Value of the land before the conservation easement: $500,000
Value of the land after the conservation easement: $275,000
Difference = value of the conservation easement: $225,000
Proportionate value of the conservation easement: 45%
Generally, a more restrictive easement will result in a higher proportionate easement value. But each parcel of land and each set of conservation restrictions are unique. Therefore, no set or average percentage of value can be attributed to the rights relinquished in an easement.
What does an appraiser consider in estimating the value?
An appraiser will look at a variety of factors concerning both the specific property subject to the easement and the surrounding area. Relevant factors will include:
- Location and character of the property
- Existing zoning regulations and other laws or contracts that affect the property
- Development potential and future land use trends
- The specific restrictions placed on the land
- The specific rights reserved by the landowner
- The existence of contiguous or other property owned by the landowner or the landowner’s family and the potential of the easement to enhance the value of the other property
What information needs to be included in an appraisal?
While the specific format, length, and content of appraisals vary, the IRS requires very specific information for charitable gift appraisals.
When should the appraisal be completed?
For charitable deduction purposes, the appraisal must be completed no earlier than 60 days before the date of the gift (the date on which the conservation easement is signed and accepted by the Minnesota Land Trust) and no later than the date on which the tax return for that year is due. In some circumstances, an older appraisal can be updated with more current data. For other non-tax purposes, timelines may vary. Conservation easement appraisals are complex and time-consuming. As such, landowners should contact an appraiser early in the process as it may take up to 4 to 6 months or more to complete an appraisal.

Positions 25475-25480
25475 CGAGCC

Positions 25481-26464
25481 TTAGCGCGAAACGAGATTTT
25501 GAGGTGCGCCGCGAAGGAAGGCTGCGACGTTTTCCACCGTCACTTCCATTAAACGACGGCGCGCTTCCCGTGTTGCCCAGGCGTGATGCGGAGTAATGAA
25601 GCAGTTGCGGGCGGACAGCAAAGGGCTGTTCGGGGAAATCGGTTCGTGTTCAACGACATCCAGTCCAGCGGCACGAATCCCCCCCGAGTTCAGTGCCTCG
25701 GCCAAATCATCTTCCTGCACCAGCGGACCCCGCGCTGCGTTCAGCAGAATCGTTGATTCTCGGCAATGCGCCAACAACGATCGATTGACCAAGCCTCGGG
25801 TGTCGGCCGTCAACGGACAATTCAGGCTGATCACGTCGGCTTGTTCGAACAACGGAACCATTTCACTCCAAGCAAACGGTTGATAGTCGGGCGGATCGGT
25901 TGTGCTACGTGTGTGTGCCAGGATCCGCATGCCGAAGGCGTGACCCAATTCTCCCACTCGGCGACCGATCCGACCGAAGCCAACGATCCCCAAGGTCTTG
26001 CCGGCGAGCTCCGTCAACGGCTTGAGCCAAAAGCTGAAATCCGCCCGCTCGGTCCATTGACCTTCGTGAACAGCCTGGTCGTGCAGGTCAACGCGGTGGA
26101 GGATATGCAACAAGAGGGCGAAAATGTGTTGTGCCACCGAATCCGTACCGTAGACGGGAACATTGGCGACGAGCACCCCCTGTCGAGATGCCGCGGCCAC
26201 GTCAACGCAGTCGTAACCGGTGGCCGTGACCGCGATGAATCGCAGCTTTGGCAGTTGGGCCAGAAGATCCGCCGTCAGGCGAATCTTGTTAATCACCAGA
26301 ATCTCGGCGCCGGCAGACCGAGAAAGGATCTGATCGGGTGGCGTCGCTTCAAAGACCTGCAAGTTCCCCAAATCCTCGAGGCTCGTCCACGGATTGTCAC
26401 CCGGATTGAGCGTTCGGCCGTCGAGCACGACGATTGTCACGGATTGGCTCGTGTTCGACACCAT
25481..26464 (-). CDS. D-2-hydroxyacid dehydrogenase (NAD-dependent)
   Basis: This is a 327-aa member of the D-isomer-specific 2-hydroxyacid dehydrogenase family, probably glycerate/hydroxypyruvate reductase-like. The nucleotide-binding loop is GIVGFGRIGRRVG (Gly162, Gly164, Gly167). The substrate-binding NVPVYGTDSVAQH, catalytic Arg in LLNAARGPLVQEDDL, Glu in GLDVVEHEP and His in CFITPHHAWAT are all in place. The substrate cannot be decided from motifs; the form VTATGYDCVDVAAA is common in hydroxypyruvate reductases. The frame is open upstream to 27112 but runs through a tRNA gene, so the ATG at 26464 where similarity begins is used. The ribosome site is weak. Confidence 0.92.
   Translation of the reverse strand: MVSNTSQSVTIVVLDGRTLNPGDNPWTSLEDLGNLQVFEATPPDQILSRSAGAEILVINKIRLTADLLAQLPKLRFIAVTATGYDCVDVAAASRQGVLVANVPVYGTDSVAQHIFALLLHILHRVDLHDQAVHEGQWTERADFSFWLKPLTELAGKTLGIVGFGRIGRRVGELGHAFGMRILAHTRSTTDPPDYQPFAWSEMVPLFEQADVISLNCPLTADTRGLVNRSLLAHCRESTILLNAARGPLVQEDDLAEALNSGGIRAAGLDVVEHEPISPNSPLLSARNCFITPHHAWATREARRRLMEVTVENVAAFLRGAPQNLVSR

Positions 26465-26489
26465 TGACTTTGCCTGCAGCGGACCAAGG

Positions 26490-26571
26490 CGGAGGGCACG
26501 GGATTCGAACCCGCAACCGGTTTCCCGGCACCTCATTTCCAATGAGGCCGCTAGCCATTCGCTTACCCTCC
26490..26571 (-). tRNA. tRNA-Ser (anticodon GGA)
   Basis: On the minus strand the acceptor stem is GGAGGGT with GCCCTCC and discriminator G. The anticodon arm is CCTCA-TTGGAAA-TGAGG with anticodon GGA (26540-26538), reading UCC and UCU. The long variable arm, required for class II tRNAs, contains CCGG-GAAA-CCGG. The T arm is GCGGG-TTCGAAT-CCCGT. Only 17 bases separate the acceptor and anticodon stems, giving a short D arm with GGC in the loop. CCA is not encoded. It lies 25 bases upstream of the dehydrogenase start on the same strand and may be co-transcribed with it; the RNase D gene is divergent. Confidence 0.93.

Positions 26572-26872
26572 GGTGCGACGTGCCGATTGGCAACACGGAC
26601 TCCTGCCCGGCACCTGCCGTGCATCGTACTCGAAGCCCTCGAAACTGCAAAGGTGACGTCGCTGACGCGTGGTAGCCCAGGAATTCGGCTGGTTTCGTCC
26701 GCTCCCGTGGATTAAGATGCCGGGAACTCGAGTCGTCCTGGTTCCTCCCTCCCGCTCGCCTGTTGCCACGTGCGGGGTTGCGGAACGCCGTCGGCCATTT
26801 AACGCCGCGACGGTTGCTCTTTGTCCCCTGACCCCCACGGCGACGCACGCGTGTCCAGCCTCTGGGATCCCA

Is it necessary to be concerned about the integrity of the appraisal?
YES. The IRS views this issue very seriously and may impose substantial penalties on both the landowner and the appraiser for gifts that are overvalued for tax purposes. Congress recently created new thresholds and penalties for donors and appraisers who artificially inflate the value of an easement for tax purposes. Landowners are well advised to choose an appraiser carefully and to work with the appraiser, a tax advisor and HeadWaters Land Conservancy throughout the process of completing a conservation easement.
Remember the simple rule: if it looks too good to be true, it probably is.
What are some additional resources?
- IRS Publication 561 Determining the Value of Donated Property
- IRS Notice 2004-41 Charitable Contributions and Conservation Easements
- Pension Protection Act of 2006, Section 1219
- IRS Notice 2006-96 Guidance Regarding Appraisal Requirements for Noncash Charitable Contributions
- Appraising Easements, Third Edition, published by the Land Trust Alliance and the National Trust for Historic Preservation